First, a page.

We are not alone in voicing these concerns. In a recent article, ‘Is HMRC listening?’, FSCA CEO Julia Kermode, says the proposed approach by HMRC to specifically target employment intermediaries on claiming tax relief is, “disproportionate, based on false understanding of the sector and will have a significant impact of the flexible workforce in the UK.”

 

As outlined in contractor news sites such as Contractor Weekly, the fear is that contractor rates will start to rise  to cover the differential in tax paid.

 

So what’s the answer? Our response document concludes with a set of guiding principles and recommendations we believe will make IR35 more effective in protecting the Exchequer. A summary review of the Intouch response to both the IR35 discussion and Travel and Subsistence consultation documents can be found in our IR35 and T&S: Proposed changes ebrief.

 

Last month, The Chartered Institute of Taxation (CIOT) put forward a new approach to tackling IR35 abusers, which rejects the ‘Supervision, Direction or Control’ test. CIOT believe this is unlikely to improve compliance and suggests a better alternative could be to introduce an annual reporting obligation on organisations that engage contractors. This would involve the PSC making an initial assessment as to whether or not it considers that IR35 applies and the engager then reporting to HMRC whether or not it agrees.

 

Now the deadline for responding has passed and the industry can do no more but wait to see whether our voices were heard. I expect the IR35 consultation document that follows next will have scant regard to the input from industry experts and fail to explore or even contemplate being distracted from the ultimate goal of increasing the “tax take”.

 

It may try and align the tests for determining employment status with those for claiming travel expenses which, in my opinion, would be a huge mistake. HMRC are trying to solve a difficult problem with a simple solution but if a simple solution were the best solution it would have been obvious years ago.

 

So as the industry holds its breath, it is important to stay calm and try not to panic about the future for PSCs. Although it is of course a consideration, there is more to life than tax relief and most contractors don’t work through a Limited Company for this reason alone.

 

Working through a Limited Company opens up a host of other benefits such as freedom and control over working conditions, flexibility around family life and of course the possibility of securing a higher day rate. A more detailed overview of the benefits to be enjoyed from setting up a Limited Company can be found in our popular guide Limited Company or Umbrella – which is the right choice for you?

 

If you are unsure where you stand in the debate, or would like to know more about how the proposed may affect you, our expert contractor accountants can help you. Speak to us today on 01202 375 562 or email enquiries@intouchaccounting.com.

 

This blog has been prepared by Intouch Accounting. While we have made every attempt to ensure that the information contained in this blog has been obtained from reliable sources, Intouch is not responsible for any errors or omissions, or for the results obtained from the use of this information. This blog should not be used as a substitute for consultation with professional accounting advisers. If you have any specific queries, please contact Intouch Accounting.

Intouch Accounting celebrate National Freelancers’ Day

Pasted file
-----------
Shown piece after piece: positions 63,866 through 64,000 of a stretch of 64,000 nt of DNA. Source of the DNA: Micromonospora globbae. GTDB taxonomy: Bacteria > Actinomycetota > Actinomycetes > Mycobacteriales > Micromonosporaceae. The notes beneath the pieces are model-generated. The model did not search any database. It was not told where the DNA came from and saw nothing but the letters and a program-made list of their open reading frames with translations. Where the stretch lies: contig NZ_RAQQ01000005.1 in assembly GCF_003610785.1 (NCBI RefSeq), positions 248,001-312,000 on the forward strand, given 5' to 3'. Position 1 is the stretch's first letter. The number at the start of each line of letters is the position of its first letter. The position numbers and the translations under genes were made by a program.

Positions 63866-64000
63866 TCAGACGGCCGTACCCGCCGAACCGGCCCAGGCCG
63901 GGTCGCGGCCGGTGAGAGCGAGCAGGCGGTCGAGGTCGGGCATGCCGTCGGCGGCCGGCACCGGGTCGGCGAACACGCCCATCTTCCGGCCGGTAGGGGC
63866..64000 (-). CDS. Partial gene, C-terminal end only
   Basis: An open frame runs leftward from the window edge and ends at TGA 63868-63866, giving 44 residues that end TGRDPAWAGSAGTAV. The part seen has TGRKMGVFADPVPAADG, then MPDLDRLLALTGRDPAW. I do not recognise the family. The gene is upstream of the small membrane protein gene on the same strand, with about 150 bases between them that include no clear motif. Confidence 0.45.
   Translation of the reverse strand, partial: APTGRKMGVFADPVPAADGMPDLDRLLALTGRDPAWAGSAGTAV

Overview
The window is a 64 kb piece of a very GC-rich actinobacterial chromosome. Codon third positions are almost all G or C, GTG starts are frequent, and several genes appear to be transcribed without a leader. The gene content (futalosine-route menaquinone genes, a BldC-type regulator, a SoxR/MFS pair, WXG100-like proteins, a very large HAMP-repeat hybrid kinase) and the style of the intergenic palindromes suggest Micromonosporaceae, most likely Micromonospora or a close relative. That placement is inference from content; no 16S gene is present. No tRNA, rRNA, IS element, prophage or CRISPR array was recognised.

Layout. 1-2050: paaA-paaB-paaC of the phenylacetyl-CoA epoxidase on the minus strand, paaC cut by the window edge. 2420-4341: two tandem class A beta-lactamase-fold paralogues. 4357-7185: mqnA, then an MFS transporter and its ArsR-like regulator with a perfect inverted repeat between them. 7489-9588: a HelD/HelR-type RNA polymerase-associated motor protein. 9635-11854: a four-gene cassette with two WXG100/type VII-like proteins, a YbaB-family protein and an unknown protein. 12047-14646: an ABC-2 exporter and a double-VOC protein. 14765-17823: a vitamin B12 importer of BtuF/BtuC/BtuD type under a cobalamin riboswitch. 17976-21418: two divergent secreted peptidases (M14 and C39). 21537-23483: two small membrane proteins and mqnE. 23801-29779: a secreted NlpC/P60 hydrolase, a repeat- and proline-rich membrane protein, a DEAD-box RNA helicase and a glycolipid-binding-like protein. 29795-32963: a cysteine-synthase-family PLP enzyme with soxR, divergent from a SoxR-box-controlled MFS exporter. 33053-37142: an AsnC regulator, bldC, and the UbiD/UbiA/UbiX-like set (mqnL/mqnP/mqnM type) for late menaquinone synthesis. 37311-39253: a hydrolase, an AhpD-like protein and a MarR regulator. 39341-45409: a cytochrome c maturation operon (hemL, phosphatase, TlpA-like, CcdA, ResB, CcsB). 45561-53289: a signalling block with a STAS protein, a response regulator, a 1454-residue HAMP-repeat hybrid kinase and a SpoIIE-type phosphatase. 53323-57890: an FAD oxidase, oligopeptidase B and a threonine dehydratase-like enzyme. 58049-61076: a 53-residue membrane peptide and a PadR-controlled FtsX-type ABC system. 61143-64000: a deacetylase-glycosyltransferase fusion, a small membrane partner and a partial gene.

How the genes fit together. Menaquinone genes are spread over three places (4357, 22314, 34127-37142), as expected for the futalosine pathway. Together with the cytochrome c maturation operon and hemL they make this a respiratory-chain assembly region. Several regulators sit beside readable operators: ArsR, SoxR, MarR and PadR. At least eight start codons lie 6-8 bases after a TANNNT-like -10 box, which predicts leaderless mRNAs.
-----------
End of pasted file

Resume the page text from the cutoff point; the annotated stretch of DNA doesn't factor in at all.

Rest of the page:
Happy National Freelancers Day!

If you’re one of the five million freelancers currently working within the UK, then today is all about you. Here at Intouch Accounting we recognise the invaluable contribution freelancers make to the UK economy and so we are helping celebrate by having a ‘freelancer day’ at the Intouch office.

 

Whilst the Intouch team are blissfully happy looking after the needs of our clients, we wanted to have a bit of fun and celebrate today in our own way. So we put our heads together and decided to come in dressed as the freelancer we’d be if we weren’t accountants!

 

Take a look below to see if you can guess what each person would be:

 

National Freelancers' Day

 

 

Every year NFD is celebrated and hosted by IPSE and this year’s event will be held at the exclusive Hospital Club in Covent Garden to showcase and celebrate the UK’s most ambitious, exciting and aspiring freelancers. IPSE will be awarding 15 of the best self-employed individuals and crowning one winner in particular.

 

There’s also a separate award for under 23s (the Aspire Award) and one for the veteran freelancers (the Inspire Award). The winner of the Aspire award will win £3,000 along with a technology bundle and the winner of the Inspire Award will win £5,000!

 

From all of us here at Intouch Accounting we’d like to offer our best wishes for all who are taking part and many congratulations to the winners and runners up. Have a fantastic night everyone!

 

If you’re considering freelancing or have already taken the leap, ensuring that you maximise your take home pay whilst remaining compliant will be at the top of your priority list. If you’re struggling with doing your accounts by yourself, or are currently using an Umbrella company that’s leaving you out of pocket, call our team today on 01202 375 562 to discuss your options.

 

This blog has been prepared by Intouch Accounting. While we have made every attempt to ensure that the information contained in this blog has been obtained from reliable sources, Intouch is not responsible for any errors or omissions, or for the results obtained from the use of this information. This blog should not be used as a substitute for consultation with professional accounting advisers. If you have any specific queries, please contact Intouch Accounting.